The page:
In a more stringent assessment, many patients reported that they experienced complete elimination of lactose intolerance symptoms scoring a 0 out of 10 on a Likert scale post-treatment (proportion of subjects on treatment that reported complete elimination of each symptom):
- 31% reported complete elimination of abdominal pain (p=0.0144)
- 35% reported complete elimination of cramping (p=0.0020)
- 30% reported complete elimination of bloating (p=0.015)
- 16% reported complete elimination of gas movement (p=0.0005)
Global patient-reported assessments
The patient’s perspective on multiple aspects of their symptom severity and treatment benefit experience 30-days after treatment and adding dairy and milk products back into their diets:
- 83% of subjects on treatment reported adequate relief from lactose intolerance symptoms (p=0.042).
- 82% of subjects on treatment reported no or mild symptom severity (p=0.0013).
- 66% of subjects on treatment reported being very or extremely satisfied with RP-G28 preventing or treating their lactose intolerance symptoms (p=0.0302).
- 40% of subjects on treatment reported much or very much improvement from lactose intolerance symptoms when dairy was incorporated back into their diets (p=0.0343).
Real-world milk intake assessment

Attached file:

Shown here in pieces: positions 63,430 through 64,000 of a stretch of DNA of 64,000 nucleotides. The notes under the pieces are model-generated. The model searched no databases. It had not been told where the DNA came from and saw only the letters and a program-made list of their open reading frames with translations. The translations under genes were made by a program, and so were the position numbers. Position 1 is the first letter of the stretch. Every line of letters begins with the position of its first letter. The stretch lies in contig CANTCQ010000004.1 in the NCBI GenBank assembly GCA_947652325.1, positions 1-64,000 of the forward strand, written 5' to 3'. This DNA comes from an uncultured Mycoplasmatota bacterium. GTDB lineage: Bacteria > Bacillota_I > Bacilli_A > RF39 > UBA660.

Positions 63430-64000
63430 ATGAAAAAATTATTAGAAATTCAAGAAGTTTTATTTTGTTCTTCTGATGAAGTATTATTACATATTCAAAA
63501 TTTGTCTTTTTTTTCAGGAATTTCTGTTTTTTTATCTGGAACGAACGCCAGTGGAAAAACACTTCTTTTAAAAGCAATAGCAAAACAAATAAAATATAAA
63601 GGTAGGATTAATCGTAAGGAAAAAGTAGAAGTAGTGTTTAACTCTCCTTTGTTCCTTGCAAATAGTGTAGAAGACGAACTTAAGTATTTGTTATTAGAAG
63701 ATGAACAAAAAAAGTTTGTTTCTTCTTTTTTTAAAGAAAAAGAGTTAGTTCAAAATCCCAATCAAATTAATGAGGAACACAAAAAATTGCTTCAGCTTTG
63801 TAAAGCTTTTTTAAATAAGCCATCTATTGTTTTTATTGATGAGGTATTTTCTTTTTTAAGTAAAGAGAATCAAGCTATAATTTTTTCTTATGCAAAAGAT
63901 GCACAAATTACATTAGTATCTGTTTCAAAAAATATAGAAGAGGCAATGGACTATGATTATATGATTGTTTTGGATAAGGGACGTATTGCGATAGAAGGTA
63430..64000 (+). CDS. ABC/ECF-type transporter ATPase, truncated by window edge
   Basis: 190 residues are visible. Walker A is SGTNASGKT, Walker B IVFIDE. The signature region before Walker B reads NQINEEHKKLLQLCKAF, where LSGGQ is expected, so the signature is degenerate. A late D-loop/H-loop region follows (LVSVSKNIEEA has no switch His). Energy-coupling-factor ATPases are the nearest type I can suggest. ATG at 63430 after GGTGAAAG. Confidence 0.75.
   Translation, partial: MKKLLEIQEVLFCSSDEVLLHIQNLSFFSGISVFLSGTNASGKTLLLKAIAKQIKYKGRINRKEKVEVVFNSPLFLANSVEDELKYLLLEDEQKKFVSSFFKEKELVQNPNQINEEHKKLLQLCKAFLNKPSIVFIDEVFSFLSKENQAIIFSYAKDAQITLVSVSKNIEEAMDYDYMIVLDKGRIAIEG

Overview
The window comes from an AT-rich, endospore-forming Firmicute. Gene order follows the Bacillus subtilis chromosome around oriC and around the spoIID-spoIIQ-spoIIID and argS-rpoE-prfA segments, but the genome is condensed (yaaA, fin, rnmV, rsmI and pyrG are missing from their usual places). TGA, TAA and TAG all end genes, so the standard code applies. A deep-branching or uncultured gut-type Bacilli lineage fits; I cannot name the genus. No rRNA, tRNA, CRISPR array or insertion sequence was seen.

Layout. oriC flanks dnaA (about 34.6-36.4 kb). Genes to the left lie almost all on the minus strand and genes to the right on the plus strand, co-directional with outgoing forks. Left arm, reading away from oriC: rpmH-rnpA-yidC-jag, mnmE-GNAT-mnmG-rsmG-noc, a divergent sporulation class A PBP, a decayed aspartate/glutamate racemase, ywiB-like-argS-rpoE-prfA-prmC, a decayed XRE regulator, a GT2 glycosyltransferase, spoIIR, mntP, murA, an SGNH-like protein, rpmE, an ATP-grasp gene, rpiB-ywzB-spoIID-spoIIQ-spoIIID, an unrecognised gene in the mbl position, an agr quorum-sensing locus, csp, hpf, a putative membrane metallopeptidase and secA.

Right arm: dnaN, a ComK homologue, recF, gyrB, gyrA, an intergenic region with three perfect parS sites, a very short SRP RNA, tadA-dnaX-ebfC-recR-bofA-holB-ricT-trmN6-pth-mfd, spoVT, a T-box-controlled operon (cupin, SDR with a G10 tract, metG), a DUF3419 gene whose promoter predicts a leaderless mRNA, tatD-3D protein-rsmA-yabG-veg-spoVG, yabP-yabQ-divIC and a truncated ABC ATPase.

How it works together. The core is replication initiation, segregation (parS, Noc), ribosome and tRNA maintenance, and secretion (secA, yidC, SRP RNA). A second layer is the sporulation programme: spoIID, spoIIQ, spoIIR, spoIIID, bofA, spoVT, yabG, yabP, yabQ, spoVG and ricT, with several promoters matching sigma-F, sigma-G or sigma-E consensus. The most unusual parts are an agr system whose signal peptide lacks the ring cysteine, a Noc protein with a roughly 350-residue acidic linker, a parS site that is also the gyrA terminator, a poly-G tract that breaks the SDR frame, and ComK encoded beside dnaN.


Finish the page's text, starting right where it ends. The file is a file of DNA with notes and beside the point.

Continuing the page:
- At baseline, patients reported consuming 0.2 cups/day of milk. After taking RP-G28, treatment patients increased their milk consumption to 1.5 cups/day (p=0.0084), 39% more milk consumed per day than placebo patients reported consuming. This is important because the USDA recommends that healthy individuals should consume 1.5 cups/day.
- Overall, 59% of treatment patients consumed >1 cups/day of milk after being treated (p=0.0095).
- The increase in milk consumption is meaningful for dairy avoiders because it reflects increased lactose tolerance and may lead to more dietary calcium intake post-treatment as milk contains a high percentage of one’s daily intake of calcium.
- Safety was widely demonstrated with no serious adverse events related to treatment and the number of adverse events reported was similar between treatment and placebo groups.
The Company has been granted an End of Phase 2 meeting with the FDA, which will take place by the end of 2017. The End of Phase 2 meeting will be an important opportunity to consult with the FDA on finalizing the Phase 3 clinical program and identifying the remaining NDA-enabling package necessary for obtaining commercial approval of RP-G28 for the treatment of lactose intolerance. In preparation for the Phase 3 program, the Company has also commenced manufacturing efforts and plans to commence the Phase 3 clinical program in the first half of 2018.
“The further on-going analysis of our study data we are releasing today is proving to be important for demonstrating in the real-world that treatment with RP-G28 can safely yield both a clear drug effect and a clinically meaningful benefit for patients by using a study design and outcome measurements recommended by the FDA and as reported by patients,” according to Michael Step, CEO of Ritter Pharmaceuticals. “We are looking forward to completing our Phase 3 program with the ultimate objective of providing a durable treatment to people who suffer from lactose intolerance.”
Filed Under: Drug Discovery